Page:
Review by Derrick Carter

Running Time: 1 hour 29 minutes

MPAA Rating: Not Rated

Southbound poster

Directed by: Radio Silence, Roxanne Benjamin, David Bruckner & Patrick Horvath

Written by: Matt Bettinelli-Olpin, Roxanne Benjamin, Susan Burke, David Bruckner, Dallas Hallam & Patrick Horvath

Starring: Chad Villella, Matt Bettinelli-Olpin, Kate Beahan, Susan Burke, Gerald Downey & Dana Gould

The team behind the V/H/S trilogy delivers another low-budget horror opus in SOUTHBOUND. This latest anthology contains five stories set alongside one long desert highway. As with any anthology, the stories range in quality and tone. If anything, SOUTHBOUND is a cool little flick with big aspirations and ideas. Not everything works in each of its tales, but there’s a constant flowing connection between them. As with all of my anthology reviews, I’m going to tackle each segment individually before grading the film as a whole…

Southbound 1

THE WAY OUT: Two bloodied men make their way across a desert highway, whilst being pursued by a supernatural creature. This story was an interesting way to kick off SOUTHBOUND, but also introduced one of the main issues that I had with most of these tales. There’s an interesting, suspenseful build-up as we have to infer the possibilities of what the creature is and why these two guys seem to be trapped in a waking nightmare. There’s no satisfying resolution to this tale. It had a building momentum that seemed to be going in one direction and then doesn’t do much with that. B-

Southbound 2

SIREN: A band of three young women find themselves stranded on the side of a desert highway and are picked up by an odd bunch of Good Samaritans. The lead singer begins to question their rescuers’ motives when some freaky occurrences happen over dinner. This felt like a combination of TEXAS CHAINSAW and Satanic Panic movies, but with an oddball indie quirk to it. Much like THE WAY OUT, this second segment has a promising set-up and then never truly fulfills that potential. The conclusion is lackluster, even though it directly connects into another story. B-

Southbound 3

THE ACCIDENT: This is the best part of the entire movie. In the middle of the night, a man accidentally hits a woman on the familiar desert highway. In an effort to save this poor bleeding victim (who’s teetering dangerously close to death), he calls 911 and is given a set of peculiar instructions by the operator. This story is easily the creepiest of the bunch. David Bruckner (director of the second-best segment in V/H/S) has proven himself to be a talented name in indie horror. That reputation precedes him here as he populates this story with stomach-churning body horror, steadily rising tension, and an eerie conclusion that (though not entirely perfect) left me satisfied. A-

JAILBREAK: Following up the film’s best segment is (easily) the weakest segment. A shotgun-toting man bursts into a bar looking for his missing sister. One of the bar patrons claims to know her location and the man discovers there are dark forces at work. This segment really cements my biggest complaint with this entire anthology. It feels like SOUTHBOUND wanted to have a sort of mythology built into it about hell, sinners and eternal punishments that happen to take place on this creepy desert highway. The problems with this segment (and film as a whole) stem from a messy script building all of the would-be mythology in a haphazard fashion. This fourth segment isn’t necessarily terrible, but it does highlight everything that’s lacking about this movie. C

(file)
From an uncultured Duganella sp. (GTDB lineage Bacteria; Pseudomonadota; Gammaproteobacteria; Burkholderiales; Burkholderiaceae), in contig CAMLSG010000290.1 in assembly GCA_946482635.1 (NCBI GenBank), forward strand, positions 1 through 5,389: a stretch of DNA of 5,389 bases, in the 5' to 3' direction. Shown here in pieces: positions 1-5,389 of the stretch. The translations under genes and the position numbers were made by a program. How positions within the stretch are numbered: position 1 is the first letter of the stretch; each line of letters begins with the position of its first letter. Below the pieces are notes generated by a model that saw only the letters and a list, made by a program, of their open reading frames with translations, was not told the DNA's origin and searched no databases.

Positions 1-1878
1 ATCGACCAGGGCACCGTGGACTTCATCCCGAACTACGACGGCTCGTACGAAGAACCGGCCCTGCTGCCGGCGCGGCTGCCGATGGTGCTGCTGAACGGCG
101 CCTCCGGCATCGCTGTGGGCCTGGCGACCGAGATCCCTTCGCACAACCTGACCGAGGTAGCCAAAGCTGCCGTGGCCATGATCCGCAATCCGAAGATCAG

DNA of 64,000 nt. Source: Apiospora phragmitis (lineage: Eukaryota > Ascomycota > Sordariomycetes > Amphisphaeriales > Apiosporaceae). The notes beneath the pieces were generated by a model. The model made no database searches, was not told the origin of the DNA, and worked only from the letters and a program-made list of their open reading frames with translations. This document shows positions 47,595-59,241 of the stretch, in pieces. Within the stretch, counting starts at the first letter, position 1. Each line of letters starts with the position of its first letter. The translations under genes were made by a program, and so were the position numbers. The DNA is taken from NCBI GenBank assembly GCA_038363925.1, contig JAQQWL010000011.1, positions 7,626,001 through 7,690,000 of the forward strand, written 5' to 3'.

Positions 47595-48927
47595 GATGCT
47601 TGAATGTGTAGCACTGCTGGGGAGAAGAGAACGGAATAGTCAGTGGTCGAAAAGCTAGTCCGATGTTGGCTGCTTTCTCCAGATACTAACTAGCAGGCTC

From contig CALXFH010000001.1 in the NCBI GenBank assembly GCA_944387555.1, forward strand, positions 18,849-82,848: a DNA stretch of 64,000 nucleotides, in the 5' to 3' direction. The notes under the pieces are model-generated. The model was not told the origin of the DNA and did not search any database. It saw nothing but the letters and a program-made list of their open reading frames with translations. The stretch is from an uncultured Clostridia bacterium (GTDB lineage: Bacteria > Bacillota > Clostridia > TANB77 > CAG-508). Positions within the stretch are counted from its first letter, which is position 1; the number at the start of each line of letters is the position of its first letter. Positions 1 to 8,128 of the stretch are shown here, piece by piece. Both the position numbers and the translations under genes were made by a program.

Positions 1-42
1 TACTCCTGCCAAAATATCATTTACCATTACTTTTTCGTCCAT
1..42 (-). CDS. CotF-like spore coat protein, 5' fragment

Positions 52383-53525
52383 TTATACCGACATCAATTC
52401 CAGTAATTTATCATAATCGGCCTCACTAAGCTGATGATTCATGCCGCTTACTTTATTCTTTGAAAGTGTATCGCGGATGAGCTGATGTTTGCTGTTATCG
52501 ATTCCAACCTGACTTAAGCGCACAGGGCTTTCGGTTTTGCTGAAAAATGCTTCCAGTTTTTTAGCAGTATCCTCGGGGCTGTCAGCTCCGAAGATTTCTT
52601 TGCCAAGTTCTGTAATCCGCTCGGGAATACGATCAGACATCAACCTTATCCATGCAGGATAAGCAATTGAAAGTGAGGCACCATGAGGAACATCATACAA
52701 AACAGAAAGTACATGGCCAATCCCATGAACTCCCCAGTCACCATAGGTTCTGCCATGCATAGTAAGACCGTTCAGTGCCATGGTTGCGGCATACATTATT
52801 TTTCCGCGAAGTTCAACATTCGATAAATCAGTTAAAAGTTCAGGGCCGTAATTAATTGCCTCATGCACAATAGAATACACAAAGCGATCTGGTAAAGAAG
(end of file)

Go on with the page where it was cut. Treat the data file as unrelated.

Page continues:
THE WAY IN: This final segment is the second-best. A family find themselves at the mercy of three masked men with particularly vicious intentions. Though this doesn’t necessarily stand alongside the same level of quality that Bruckner’s disturbing ACCIDENT displayed, it’s a suspenseful home-invasion tale that directly bleeds into an earlier segment. The first part of this segment is pretty familiar stuff, albeit executed effectively. The last 10 minutes are where things spiral off the rails into interesting otherworldly territory. I liked the conclusion to this one, even if the ending is slightly undermined by the segment that it directly links into. B

Southbound 4

SOUTHBOUND has a lot of cool ideas behind it. The film can’t piece them together due to occasionally sloppy writing, conclusions that lack a powerful punch, and a short running time that simply doesn’t allow room for establishing the hellish mythology that was clearly on the minds of these filmmakers. I liked this anthology as a fun time-killer. It just feels like there’s a fantastic vision lying somewhere in SOUTHBOUND that was never fully realized. If you’re in the mood for a horror anthology with varying degrees of craziness, then SOUTHBOUND will likely satisfy to a degree. Don’t blow your expectations through the roof (the hype on this movie is ridiculous) and you’ll probably enjoy this odd ride through hell.

Grade: B-

One thought on “SOUTHBOUND (2016)

Add yours

  1. Perfect review. Captures and validates everything I was thinking but was unsure of. Glad to know I wasn’t missing some smart link that I just couldn’t find. The film simply didn’t offer one.

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